Should I use the LinkedIn Open to Work banner?
Clients and former clients ask me if they should use the LinkedIn Open to Work banner. My instincts were always no but to vet my opinion, I asked Andy Foote, a highly respected Advanced LinkedIn Strategies Coach.
This is what he said in 2020 when I wrote this post:
I think job seekers should not use it – looks desperate and doesn’t allow them to differentiate themselves.
I totally agreed at the time.
Use or don’t use the LinkedIn Open to Work banner
I have read many opinions about the Open to Work banner. Some recruiters say it helps them find candidates easier. In that respect, I suppose it can be helpful. However, I still think that reliance on it instead of being proactive could hurt you. How do I use proactive strategies?
How can I become visible without the LinkedIn Open to work Banner?
- Consider your content – start sharing content that fits your job target
- Connect with decision-makers in the companies with jobs you would consider.
- Comment on posts that catch your eye.
- Like posts that match your career goals.
- Research companies fitting your targets.
- Schedule informational interviews with people who work for companies you desire.
- Create your own LinkedIn job alerts for roles you may desire.
Why should I be more proactive?
If you are new to reading my content, you may have to take my word for it but if you talk to my clients, you will recognize that I believe in a whole different kind of career marketing. It is that mindset that let me connect with Nicky Verd, the author of the book, Disrupt yourself or Be Disrupted.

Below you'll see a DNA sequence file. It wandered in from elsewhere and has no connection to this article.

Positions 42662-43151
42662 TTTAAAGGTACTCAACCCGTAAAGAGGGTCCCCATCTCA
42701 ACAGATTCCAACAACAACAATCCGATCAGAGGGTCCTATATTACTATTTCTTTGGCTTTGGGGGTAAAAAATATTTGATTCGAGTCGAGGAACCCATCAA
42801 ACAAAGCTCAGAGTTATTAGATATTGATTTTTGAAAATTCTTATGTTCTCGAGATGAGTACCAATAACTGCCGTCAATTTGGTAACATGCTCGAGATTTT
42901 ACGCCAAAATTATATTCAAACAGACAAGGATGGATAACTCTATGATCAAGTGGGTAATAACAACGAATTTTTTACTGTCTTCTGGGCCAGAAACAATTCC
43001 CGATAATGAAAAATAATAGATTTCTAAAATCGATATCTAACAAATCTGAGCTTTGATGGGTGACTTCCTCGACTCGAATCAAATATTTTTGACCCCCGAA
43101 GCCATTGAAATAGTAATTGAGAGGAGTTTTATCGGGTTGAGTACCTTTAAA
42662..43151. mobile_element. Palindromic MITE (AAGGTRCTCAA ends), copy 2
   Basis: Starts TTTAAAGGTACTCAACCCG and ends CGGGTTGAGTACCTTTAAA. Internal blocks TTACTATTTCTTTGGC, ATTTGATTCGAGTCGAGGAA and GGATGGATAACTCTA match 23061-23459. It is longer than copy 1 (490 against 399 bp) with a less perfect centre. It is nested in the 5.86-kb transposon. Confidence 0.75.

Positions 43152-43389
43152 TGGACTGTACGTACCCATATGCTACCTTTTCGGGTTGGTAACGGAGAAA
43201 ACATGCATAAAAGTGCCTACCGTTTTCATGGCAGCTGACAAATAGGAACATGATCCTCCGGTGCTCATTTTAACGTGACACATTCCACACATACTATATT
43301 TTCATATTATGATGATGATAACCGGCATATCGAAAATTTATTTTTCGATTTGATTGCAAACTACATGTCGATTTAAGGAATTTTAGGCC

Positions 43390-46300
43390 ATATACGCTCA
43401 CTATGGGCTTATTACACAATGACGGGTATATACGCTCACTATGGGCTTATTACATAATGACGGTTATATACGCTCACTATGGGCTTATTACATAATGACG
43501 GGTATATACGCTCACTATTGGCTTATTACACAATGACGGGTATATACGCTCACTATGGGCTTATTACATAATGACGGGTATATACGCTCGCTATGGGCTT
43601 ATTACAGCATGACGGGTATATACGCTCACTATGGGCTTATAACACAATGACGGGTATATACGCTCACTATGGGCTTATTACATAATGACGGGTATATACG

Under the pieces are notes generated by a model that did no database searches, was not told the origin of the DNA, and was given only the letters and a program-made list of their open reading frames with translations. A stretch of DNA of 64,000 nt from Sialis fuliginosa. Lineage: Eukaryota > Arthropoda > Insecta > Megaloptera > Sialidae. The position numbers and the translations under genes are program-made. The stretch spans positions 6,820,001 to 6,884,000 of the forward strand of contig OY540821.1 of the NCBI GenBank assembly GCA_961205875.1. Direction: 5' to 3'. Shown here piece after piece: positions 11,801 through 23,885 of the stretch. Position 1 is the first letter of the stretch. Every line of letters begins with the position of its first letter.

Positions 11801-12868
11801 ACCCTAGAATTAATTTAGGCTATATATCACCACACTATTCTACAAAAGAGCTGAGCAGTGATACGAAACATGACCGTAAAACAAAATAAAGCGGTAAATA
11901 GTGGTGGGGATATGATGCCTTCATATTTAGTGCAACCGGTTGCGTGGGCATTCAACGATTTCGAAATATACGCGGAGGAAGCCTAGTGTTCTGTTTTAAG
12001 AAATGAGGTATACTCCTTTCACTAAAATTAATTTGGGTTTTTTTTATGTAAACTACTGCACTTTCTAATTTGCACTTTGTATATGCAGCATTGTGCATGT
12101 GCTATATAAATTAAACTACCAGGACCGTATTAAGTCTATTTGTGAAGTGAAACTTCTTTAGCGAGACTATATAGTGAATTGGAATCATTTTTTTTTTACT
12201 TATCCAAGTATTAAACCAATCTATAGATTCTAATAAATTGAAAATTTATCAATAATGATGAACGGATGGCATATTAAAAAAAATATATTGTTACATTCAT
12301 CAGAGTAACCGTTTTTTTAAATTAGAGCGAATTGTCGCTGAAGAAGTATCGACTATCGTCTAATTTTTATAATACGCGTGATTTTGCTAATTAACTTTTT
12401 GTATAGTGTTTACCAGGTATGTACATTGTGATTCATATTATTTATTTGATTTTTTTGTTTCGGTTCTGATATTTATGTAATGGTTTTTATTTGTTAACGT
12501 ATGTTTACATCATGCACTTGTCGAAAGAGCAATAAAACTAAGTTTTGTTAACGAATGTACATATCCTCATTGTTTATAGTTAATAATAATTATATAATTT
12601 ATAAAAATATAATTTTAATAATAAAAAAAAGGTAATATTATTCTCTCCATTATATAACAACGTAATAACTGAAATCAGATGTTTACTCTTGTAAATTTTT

It didn’t take me long to figure out that Nicky thinks like I do. Believe in yourself. She states:
You can’t afford to fiddle at the margins; you can’t sit back and wait for government or someone else to hand you your future. It is either you di$rupt yourself or you will be disrupted. Either you drive disruption or you will get outpaced by it.
I lived this mindset since 2010. A resume writer since 1983, I found I had sacrificed my life and future to the wrong direction. I had the resources to triumph and help others win their own personal success but like many people, I kept on in a fruitless, repetitive, foolish mindset without evaluating my future. My own future almost slipped away. I was 53 when I finally woke up and realized that I was unhappy and needed to do something.
I wish someone had pointed out what Nicky states in her book:
You need new ways of thinking and new philosophies – in short, a personal revolution, a shift in mindset, to cope with the external changes.
Think of new ways to foster your own disruption and position yourself for new opportunities in a world that’s ferociously changing.
Think about your own future
Look for the right opportunity for you. Make your own moves.
If you need a guide on your career journey, I am ready to help you.
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